Having diverted to Goole, we realised we were in an ideal location to deviate from our plan to cross the Pennines and cruise up to York. So on Saturday afternoon we left the Aire and Calder canal and joined the Selby Canal. As luck would have it, there wasn’t space for us to moor at our prefered destination so we soldiered on through thick duck weed and hot sunshine, until we got to Burn Bridge less than an hour’s cruise from Selby.
Having checked my trusty map, we realised that we were within 10 minutes walk of the Burn Gliding club. We’d seen several gliders in the sky during our cruise and looked up in envy. We nudged each other childishly, daring each other to see if we were really prepared to tick off another goal on the bucket list. I phoned the number on the website and was greeted by a friendly “come along and we’ll see if we can fit you in”. Did I say 10 minute walk? I’m sure we were there in 5.
We were collected at the gate and taken across the field to the flight control, which looked more like an old caravan and social club. Several middle aged men and women milling around looking up to the clouds, discussing the lack of thermals. But they were keen to encourage us and we were soon offered a choice of winch launch or aerotow. I opted for the winch which is more or less a giant elastic band style catapult. As soon as the next available glider was free we were led over to meet Mike our pilot. And to be strapped into a parachute. “No one’s ever had to bail out from this airfield ” we were reassured.
Gliding is a comparatively low tech hobby. No fancy equipement to manouver onto the runway, whoever was hanging around, pushed us onto the narrow strip on repaired tarmac.
I was to fly first. Mike ran though a check list with me and explained where the pedals and steering were, but gliding wasn’t something on my list of things to learn, I was happy just to experience being up in the air.
I sat and contemplated while they set up the winch and elastic band.
I was warned that the winch would catapult me into the air at 45 degrees travelling from 0 to 60 faster than a Ferrari, I was allowed to scream if I wanted…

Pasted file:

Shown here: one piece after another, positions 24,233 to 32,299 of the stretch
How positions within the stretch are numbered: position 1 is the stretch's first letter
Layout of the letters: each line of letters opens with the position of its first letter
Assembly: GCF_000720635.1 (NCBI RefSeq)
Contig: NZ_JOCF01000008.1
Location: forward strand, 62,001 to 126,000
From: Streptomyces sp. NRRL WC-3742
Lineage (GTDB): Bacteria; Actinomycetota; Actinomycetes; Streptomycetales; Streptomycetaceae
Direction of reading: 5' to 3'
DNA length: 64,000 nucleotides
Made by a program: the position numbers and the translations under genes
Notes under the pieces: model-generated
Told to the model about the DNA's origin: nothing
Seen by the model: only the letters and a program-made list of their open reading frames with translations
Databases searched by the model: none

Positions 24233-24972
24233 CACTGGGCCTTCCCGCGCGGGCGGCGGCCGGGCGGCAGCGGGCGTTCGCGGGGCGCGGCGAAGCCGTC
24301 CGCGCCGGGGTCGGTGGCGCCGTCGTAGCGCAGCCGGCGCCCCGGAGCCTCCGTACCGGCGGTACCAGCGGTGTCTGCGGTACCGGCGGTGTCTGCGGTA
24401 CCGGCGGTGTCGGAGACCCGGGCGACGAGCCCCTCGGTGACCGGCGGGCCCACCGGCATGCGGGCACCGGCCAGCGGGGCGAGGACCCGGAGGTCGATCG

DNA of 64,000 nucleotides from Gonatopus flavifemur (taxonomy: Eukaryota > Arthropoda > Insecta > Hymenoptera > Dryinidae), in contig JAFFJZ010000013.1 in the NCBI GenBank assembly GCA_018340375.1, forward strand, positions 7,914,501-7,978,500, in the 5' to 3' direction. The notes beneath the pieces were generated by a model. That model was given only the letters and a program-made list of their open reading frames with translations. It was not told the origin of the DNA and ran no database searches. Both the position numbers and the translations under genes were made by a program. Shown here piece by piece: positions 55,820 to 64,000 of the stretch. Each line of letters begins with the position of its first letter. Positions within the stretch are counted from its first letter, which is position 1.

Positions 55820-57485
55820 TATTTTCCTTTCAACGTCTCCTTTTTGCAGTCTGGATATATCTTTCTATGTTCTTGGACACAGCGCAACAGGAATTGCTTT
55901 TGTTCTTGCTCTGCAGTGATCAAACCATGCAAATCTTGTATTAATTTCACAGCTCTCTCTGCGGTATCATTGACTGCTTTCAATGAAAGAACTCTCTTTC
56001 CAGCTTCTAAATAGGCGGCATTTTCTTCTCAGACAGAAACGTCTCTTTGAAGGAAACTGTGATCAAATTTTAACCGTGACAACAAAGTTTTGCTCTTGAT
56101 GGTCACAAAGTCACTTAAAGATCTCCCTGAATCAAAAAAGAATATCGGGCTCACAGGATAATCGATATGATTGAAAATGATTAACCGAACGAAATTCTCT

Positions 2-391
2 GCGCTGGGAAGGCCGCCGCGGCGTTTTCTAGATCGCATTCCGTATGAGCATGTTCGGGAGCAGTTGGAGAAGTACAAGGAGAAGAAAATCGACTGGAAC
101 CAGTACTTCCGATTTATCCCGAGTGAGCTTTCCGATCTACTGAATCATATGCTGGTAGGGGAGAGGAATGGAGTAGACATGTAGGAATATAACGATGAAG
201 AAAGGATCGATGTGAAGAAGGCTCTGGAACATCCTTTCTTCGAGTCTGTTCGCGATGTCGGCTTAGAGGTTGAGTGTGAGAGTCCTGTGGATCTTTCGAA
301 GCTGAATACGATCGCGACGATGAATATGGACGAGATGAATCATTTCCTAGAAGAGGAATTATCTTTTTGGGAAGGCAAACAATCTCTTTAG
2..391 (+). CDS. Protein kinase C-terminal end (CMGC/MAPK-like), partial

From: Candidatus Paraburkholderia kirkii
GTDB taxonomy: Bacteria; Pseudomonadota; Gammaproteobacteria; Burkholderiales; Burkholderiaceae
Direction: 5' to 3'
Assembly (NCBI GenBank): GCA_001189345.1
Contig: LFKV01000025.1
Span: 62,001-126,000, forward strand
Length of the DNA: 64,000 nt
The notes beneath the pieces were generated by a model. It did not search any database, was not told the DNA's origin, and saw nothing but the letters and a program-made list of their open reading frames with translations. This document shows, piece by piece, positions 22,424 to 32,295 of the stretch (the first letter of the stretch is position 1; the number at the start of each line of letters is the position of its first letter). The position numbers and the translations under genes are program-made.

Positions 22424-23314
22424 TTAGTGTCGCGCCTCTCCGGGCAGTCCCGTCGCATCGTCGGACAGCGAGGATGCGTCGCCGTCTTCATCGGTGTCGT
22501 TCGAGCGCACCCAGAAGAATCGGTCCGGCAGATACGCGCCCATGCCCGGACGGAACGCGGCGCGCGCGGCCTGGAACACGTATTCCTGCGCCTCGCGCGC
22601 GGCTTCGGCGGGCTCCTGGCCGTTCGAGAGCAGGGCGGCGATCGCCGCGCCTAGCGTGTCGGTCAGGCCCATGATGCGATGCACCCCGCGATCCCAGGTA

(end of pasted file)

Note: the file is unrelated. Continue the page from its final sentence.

Oh boy was that fun, I didn’t know which way to look, so I kept an unknowledgeable eye on the instruments
Unfortunately for me the heat of the day had vanished along with the thermals and I’m not sure we even managed to climb to 1000feet. Mike knew where the canal was, so circled over where we were moored.
Firecrest is moored just above the bridge, the canal is running west (top of photo) to east. Looking to the east I could see the Drax power station (in the header photo) and north east I could see Selby in the distance.
That roundabout and covered crop were useful landmarks for me to see Firecrest
The lack of thermals and consequently lack of height meant that I only got about 5 minutes in the air and all too soon I was heading for the runway.
However they only needed to take one look at my face to realise how much I’d enjoyed the experience. And much to my surprise they offered to take me up again with no extra cost.
Unfortunately the thermals were still avoiding us so it was a similar 5 minute low level flight. Then it was Eric’s turn. He was happily strapped in, I’m not sure what Mike the pilot was thinking
Eric opted for an Aerotow. His glider was attached to the clubs motorised glider and towed to approx 2000feet. when the cord was released Mike took over circling until he found a thermal .
I lost sight of them as they reached over 2500 feet and circled wider than I’d been able to do. He was in the air for over half an hour.
Eric had a go at taking the controls but Mike brought him home safely
What the instructors hadn’t warned us about, is the indignity of getting out of a glider- they dont build these things for comfort.
And so that was another amazing day, one that we had no idea what we would end up doing, we will never take it for granted just how lucky we are to be living on a narrowboat. Good job tomorrow is just a short cruise into Selby.